How Do You Measure Up?
An ongoing “hot topic” these days is this: just how sustainable does a business practice or an organization need to be in order to be considered “green?”
If you’re a printer (in-plant or commercial), is it simply enough to use recycled paper? Is it enough to use recycled paper and vegetable-based inks? Maybe we shouldn’t use paper at all; let’s just e-format all the content. After all, isn’t that the ultimate “greenness,” no printing on paper?
Of course I’m not serious. We need paper. We need to print.
It seems that these days there’s some confusion between claiming to use a sustainable practice and proving that practice really is sustainable. On the surface, a sustainable initiative may seem like a good idea, but is there any substantial benefit in actually initiating that practice?
Some folks think that by not using paper you are being environmentally sustainable. I think that’s a false belief, because there are other factors that should be considered when trying to develop sustainable practices. The real question should be, is it enough to just be environmentally sustainable?
Well just what is “sustainability?” This is the question I am asked over and over, and it’s a question that has more than one answer. Trying to define what is sustainable is hard to do; I have collected more than 101 different definitions of sustainability, and although they are all varied and diverse, they all have a common thread, or I should say common threads.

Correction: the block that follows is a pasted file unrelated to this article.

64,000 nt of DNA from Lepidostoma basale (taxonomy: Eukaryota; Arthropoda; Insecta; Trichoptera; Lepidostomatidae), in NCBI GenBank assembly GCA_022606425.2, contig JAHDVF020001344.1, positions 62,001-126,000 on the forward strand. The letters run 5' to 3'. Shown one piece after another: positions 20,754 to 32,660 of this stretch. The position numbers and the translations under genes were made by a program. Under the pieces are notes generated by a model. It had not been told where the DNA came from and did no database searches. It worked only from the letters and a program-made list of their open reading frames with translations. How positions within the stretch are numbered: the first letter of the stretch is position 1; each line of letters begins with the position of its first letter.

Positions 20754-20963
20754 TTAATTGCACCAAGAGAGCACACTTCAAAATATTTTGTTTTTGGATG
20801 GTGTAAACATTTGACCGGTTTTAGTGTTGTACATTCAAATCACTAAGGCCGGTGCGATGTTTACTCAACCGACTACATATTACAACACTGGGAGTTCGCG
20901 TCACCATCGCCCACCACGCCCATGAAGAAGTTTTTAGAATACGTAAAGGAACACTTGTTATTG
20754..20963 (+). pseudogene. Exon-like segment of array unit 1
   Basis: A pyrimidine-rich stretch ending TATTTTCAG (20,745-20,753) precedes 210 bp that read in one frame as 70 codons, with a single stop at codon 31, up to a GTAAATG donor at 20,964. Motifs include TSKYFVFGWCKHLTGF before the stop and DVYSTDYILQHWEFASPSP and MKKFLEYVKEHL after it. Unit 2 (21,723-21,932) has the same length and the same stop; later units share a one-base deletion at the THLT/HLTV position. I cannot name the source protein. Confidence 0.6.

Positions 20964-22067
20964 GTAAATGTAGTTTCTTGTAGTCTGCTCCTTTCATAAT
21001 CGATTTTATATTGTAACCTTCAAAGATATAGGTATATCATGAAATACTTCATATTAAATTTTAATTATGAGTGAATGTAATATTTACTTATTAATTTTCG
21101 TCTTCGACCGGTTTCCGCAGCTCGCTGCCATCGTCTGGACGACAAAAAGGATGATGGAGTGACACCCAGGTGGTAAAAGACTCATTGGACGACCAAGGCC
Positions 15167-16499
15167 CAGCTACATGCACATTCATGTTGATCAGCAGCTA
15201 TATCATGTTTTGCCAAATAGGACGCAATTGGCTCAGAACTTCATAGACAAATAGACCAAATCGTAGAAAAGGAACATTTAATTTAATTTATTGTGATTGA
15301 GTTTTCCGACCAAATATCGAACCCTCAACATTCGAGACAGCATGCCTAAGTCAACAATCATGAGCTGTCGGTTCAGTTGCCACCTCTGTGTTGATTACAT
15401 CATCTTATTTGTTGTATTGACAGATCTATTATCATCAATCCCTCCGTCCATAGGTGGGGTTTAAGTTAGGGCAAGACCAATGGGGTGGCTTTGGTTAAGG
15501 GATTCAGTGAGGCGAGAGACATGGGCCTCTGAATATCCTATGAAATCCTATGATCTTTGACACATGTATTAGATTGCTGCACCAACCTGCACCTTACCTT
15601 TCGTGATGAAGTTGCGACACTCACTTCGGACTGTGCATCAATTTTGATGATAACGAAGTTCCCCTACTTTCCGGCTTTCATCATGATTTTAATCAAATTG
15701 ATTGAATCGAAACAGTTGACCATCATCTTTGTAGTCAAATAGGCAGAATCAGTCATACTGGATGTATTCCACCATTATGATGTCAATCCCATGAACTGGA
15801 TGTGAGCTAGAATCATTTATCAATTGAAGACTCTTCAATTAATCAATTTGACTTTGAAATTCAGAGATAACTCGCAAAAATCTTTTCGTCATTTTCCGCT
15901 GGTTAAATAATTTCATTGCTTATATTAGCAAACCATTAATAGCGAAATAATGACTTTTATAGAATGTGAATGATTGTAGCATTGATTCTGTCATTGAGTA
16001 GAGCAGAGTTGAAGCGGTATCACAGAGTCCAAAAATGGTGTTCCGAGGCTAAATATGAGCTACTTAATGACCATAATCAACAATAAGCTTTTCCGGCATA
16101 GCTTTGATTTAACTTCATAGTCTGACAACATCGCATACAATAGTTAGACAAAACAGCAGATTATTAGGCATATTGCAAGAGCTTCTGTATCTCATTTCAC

True or total sustainability is obtained when a certain set of factors all come together in balance. These factors are often referred to as the “triad” or the “three-legged stool” of sustainability. They are: Environment, Social and Economic. So how do you know if something is really a sustainable practice? Are there measurements? Let’s break them down.
• Environmentally Sustainable: This is what most folks think about when they think “sustainable.” It includes recycling, reusing resources and reducing the amount of a resource used (such as paper). A measurement of environmentally sustainable practices for a business would be, does it harm the natural balance of a resource?
• Socially Sustainable: Simply put, is it good for people and society? The measurement here could relate to a sustainable practice that employs workers at living wage standard or provides healthcare, etc.
• Economically Sustainable: Is the sustainable practice economically feasible?
I’m going to do a series of blogs on each of these three aspects of being sustainable and how they relate to, and can be put into practice in, a printing operation.